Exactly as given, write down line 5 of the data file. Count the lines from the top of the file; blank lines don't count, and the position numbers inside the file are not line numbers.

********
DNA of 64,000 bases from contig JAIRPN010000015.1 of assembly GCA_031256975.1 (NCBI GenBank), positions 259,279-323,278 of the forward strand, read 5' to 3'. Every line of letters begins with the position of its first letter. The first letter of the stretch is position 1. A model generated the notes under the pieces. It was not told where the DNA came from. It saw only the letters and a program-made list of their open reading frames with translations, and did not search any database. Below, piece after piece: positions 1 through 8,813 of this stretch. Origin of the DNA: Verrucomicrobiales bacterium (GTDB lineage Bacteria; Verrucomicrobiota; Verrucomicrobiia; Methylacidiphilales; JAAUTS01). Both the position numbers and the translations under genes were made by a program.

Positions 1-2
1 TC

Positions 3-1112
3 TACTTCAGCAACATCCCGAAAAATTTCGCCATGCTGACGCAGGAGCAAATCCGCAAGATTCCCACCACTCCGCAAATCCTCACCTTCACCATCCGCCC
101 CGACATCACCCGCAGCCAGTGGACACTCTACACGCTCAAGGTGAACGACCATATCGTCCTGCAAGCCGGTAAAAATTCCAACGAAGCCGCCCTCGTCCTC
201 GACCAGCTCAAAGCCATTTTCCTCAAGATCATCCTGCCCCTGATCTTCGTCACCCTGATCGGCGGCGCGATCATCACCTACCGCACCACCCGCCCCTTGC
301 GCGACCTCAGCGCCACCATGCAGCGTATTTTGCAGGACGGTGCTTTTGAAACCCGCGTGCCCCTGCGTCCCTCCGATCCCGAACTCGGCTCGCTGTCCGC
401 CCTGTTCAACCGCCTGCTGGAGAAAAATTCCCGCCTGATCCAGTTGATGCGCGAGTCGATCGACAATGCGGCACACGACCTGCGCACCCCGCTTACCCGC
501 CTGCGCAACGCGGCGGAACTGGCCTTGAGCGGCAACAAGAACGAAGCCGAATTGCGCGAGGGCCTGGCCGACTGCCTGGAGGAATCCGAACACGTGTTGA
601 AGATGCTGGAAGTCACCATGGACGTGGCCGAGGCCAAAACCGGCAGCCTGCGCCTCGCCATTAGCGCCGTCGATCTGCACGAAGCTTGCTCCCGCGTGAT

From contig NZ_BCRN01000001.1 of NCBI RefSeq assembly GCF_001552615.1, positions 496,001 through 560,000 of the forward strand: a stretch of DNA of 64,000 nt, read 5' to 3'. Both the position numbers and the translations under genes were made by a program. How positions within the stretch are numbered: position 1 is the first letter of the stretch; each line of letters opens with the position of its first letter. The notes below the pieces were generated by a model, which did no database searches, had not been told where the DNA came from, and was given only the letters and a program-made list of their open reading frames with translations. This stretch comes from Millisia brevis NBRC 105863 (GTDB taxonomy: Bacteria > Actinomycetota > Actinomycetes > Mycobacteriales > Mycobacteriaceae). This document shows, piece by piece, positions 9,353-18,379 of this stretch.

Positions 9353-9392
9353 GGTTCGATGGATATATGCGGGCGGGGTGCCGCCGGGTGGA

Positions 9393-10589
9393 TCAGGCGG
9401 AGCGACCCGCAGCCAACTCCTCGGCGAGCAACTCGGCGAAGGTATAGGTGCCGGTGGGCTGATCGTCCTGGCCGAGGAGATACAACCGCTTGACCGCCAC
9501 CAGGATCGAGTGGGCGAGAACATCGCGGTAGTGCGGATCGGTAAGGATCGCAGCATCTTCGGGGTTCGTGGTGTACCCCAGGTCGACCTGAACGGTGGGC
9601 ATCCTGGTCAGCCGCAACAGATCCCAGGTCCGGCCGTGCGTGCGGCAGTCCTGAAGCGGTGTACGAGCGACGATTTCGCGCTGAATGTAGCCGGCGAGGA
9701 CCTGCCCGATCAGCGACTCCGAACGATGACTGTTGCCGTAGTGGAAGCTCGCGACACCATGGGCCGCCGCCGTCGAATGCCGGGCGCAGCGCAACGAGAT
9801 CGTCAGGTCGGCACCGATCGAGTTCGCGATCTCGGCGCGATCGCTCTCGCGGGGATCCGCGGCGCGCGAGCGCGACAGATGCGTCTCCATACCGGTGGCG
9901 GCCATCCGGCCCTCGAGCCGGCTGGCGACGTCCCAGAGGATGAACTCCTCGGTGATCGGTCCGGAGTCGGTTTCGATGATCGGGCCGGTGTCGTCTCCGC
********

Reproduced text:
3 TACTTCAGCAACATCCCGAAAAATTTCGCCATGCTGACGCAGGAGCAAATCCGCAAGATTCCCACCACTCCGCAAATCCTCACCTTCACCATCCGCCC